We face several challenges gardening in the Rocky Mountains at 8000 feet.  First off, you can get frost up until the middle of June and as early as late August.  We have set up a system to cover the garden this year.  Last year we had several tomato plants with lots of green tomatoes and corn and zucchini we lost to the frost.  We are much more prepared this year.  I also learned you can pull up the tomato plants and hang them upside down in a sunny spot in your house and the tomatoes will continue to ripen.

Then there are the critters.  Ground squirrels, rabbits, prairie dogs, deer and elk all menace my garden.  We have a garden that has been dug underneath at about 4-5 feet and with heavy-duty mesh wire sheets laid down so the burrowing creatures cannot help themselves to our crops.  The garden is actually above this mesh with dirt about 4 feet high over the mesh. This wire mesh continues up the sides of the fences and the fences are 7 feet high to discourage the deer.  Now as for the Elk we just have to cross our fingers that a huge bull elk does not decide to push the fence over to get at our goodies.  It has not happened yet!  Cross your fingers for me.

My husband spent about a week this spring re-building the door and reinforcing the fence around the outside so there are not any holes for ground squirrels to get in.  I had a lovely crop of cabbage and collard greens that the ground squirrels enjoyed last spring because we had a hole in the fence.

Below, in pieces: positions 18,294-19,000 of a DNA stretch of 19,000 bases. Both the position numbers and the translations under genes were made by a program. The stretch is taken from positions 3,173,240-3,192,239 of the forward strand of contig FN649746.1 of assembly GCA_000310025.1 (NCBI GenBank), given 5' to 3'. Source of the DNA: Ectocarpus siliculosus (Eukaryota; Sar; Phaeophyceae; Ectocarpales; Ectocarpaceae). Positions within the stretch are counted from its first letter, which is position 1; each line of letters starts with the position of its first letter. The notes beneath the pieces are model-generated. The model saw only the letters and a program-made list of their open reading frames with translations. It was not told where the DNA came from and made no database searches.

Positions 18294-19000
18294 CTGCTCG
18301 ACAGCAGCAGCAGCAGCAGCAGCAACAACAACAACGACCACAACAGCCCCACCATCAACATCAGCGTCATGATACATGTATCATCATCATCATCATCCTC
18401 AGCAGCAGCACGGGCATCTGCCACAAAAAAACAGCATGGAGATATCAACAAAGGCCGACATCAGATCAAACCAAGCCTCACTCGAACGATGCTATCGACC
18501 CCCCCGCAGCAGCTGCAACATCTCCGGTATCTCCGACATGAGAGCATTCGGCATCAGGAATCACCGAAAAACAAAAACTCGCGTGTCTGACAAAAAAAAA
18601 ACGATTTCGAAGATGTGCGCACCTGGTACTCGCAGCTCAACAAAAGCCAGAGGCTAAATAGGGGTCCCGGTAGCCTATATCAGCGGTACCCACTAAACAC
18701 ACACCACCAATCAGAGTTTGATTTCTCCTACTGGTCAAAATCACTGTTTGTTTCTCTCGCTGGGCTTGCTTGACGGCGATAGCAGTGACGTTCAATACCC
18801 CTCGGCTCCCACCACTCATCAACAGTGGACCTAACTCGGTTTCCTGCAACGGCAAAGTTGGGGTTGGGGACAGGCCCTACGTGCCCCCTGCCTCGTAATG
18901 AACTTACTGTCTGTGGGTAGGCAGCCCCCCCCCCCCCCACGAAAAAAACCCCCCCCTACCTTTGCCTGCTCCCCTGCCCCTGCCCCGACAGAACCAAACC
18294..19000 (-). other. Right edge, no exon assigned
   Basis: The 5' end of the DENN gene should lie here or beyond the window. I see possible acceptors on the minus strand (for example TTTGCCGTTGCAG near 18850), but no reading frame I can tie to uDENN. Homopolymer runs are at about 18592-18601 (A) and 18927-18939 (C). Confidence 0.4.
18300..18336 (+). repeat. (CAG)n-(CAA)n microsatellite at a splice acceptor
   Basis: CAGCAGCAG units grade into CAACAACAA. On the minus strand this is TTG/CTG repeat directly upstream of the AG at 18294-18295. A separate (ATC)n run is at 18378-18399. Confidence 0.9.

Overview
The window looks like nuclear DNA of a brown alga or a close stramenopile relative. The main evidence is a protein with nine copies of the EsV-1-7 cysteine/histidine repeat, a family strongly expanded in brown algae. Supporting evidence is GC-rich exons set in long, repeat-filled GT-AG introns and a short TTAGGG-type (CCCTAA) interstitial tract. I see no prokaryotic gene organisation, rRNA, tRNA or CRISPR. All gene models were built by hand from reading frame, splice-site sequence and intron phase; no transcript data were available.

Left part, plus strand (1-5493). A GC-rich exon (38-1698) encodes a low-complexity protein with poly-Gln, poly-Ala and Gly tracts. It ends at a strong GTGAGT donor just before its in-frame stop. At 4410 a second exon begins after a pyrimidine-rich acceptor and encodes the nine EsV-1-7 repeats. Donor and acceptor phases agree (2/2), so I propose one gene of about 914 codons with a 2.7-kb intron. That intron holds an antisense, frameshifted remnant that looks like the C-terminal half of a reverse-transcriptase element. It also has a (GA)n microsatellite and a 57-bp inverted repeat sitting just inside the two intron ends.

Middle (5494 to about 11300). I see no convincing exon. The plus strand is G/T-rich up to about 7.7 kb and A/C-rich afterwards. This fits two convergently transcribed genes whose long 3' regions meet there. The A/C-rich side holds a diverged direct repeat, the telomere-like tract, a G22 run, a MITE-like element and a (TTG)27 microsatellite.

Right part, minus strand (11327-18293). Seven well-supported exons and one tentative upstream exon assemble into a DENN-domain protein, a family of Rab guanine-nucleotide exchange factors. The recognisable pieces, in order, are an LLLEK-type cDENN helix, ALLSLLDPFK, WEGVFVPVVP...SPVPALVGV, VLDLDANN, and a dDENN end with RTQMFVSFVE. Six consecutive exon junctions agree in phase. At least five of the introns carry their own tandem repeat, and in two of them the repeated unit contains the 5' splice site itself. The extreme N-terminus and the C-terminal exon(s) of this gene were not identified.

It is such a gamble to try to garden under these conditions that the chance we will succeed with gardening is pretty small but we also learned a lot last year to help us protect the garden this year.  If this project fails at least we had fun doing it.  I loved hanging out with my husband in the quiet mountain air and listening to some classical music on his smart phone while digging in the dirt.  Yesterday afternoon was priceless.

Before we started out to the garden plot we sat down for a tasty and light salad for lunch.  We talked about how fun it would be to eat our own salad greens.  The ones we were eating came from Whole Foods.  Our salad rows are looking like they have been chewed on by the moths that come out in the early evening.  Do any of you experience gardeners know how to deal with this?